According to dictionary.com keylogging is “the practice of using a software program or hardware device (keylogger) to record all keystrokes on a computer keyboard, either overtly as a surveillance tool or covertly as spyware”.
In the context of a mobile device, this means that some malicious party has taken control of the keyboard component in a user’s device and uses that to record the user’s keystrokes. To what end? This can range from login credentials to credit card numbers, and even seemingly innocent details like work-related messaging and so forth.
There are two main attack vectors in mobile devices:
- The device has been rooted/jail-broken, and some malicious party has control over the entire operating system.
- The user has been lured into installing a 3rd party keyboard. This keyboard comes pre-loaded with keylogging functionality.
In terms of risk management, the following actions can (and should) be taken:
- Detect that your application is deployed in a compromised environment and take preventive actions (e.g. terminate the application)
- Disallow the use of non-standard/non-official keyboards from within your application.
Appdome’s Keylogging Prevention Puts an End to Keylogging in Mobile Apps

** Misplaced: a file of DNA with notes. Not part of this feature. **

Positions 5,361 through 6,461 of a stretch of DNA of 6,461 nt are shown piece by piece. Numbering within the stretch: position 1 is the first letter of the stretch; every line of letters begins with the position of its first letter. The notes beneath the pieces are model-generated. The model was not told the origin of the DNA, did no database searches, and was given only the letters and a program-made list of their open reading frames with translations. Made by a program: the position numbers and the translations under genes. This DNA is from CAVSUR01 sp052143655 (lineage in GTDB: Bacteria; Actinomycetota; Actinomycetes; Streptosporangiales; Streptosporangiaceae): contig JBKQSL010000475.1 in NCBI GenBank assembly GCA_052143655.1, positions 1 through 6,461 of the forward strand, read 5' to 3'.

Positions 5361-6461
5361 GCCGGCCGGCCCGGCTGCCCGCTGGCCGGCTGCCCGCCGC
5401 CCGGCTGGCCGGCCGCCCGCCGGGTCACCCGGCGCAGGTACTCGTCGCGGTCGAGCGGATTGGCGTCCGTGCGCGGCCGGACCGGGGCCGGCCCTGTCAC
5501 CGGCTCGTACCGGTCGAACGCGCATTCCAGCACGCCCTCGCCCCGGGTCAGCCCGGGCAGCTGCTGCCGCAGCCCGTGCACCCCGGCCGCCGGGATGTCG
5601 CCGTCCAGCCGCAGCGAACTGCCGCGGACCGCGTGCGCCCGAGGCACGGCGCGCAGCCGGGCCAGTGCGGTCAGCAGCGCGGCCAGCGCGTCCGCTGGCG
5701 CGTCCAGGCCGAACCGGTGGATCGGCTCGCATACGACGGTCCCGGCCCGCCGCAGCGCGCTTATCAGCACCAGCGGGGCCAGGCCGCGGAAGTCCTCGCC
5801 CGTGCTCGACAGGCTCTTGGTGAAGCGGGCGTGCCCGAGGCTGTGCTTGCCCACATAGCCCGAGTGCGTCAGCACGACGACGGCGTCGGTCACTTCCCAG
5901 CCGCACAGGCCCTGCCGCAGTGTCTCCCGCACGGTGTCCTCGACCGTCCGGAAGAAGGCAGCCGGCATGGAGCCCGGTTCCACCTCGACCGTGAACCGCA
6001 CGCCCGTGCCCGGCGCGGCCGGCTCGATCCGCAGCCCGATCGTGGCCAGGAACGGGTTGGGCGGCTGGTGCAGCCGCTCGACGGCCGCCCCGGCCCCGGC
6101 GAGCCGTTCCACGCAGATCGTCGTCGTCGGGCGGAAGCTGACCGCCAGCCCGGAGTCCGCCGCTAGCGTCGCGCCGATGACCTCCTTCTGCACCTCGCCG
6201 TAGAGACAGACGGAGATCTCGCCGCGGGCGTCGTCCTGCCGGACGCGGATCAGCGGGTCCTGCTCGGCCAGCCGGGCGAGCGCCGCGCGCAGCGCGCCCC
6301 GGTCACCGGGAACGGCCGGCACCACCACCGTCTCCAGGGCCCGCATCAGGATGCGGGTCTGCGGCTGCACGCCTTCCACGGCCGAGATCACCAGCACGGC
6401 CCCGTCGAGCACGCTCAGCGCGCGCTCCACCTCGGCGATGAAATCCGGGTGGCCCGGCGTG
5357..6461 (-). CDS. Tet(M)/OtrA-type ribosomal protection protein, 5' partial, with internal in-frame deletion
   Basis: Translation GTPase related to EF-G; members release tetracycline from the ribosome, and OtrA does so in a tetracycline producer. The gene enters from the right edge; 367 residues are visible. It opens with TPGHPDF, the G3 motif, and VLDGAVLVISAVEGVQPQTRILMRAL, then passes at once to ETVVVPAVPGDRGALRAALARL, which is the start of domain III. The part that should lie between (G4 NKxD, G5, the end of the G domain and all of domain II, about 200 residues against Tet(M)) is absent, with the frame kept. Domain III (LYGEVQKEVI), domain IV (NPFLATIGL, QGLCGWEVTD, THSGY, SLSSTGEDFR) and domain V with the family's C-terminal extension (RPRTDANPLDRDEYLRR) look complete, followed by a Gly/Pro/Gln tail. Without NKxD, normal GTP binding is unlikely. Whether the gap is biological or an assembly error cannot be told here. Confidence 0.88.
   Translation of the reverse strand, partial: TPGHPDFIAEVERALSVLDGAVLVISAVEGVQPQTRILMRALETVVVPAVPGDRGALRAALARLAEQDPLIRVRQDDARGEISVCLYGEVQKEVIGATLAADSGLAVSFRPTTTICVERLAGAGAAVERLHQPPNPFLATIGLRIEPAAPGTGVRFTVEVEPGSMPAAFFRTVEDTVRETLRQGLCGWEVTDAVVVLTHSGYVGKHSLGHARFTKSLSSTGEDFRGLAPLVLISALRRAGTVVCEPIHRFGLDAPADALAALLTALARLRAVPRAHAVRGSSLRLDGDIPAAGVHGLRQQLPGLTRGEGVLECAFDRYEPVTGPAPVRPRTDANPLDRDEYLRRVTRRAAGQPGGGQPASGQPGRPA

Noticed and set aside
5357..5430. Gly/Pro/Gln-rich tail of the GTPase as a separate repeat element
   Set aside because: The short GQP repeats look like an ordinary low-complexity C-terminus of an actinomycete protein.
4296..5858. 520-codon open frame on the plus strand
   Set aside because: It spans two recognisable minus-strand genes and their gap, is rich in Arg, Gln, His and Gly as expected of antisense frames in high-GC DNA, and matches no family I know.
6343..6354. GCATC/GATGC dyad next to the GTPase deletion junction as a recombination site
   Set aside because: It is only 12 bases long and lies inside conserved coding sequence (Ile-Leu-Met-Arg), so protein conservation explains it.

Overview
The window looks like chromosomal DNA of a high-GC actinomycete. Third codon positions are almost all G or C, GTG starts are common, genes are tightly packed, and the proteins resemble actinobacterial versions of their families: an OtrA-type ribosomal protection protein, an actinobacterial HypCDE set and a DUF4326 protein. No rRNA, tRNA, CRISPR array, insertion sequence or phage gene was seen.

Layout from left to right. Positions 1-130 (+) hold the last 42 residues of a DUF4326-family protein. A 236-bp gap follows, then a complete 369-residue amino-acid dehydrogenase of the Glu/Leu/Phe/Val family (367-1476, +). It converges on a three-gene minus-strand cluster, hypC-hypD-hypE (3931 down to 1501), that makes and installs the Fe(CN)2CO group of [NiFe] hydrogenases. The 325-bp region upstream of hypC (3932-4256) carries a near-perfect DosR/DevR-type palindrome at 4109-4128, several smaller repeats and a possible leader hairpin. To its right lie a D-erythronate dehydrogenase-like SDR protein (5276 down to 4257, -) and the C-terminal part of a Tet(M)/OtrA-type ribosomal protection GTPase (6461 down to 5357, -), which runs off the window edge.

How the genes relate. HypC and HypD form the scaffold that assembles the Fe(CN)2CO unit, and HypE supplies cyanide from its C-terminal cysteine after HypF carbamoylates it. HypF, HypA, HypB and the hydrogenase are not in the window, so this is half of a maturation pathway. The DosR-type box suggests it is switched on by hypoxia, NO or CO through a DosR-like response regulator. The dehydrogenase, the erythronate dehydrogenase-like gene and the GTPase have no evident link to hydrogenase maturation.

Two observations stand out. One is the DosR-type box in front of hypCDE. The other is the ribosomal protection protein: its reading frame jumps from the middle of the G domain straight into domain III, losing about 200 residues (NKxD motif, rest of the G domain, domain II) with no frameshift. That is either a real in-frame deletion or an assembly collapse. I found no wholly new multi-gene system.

The major vendors are already aware of this problem. Apple, for example, does not allow a user to use a 3rd party keyboard when entering a password. Appdome is taking this measure one step further and enforces this policy on ALL input fields in an application.
A good example of the potential risks of keylogging in mobile apps is the ‘Invisible Man’ malware. This malware runs keylogger on Android banking apps and it shows how serious the threat of keylogging in mobile apps can be. With Appdome’s keylogging prevention and root/jailbreak detection, banks can instantly protect their apps and ensure that their customers’ financial information remains safe.
With Appdome’s keylogging prevention, you can also create a white list of 3rd party keyboard vendors you trust. This allows you to minimizing risk without sacrificing usability. As a result, you are not affecting the end-user experience, which is really important in consumer apps.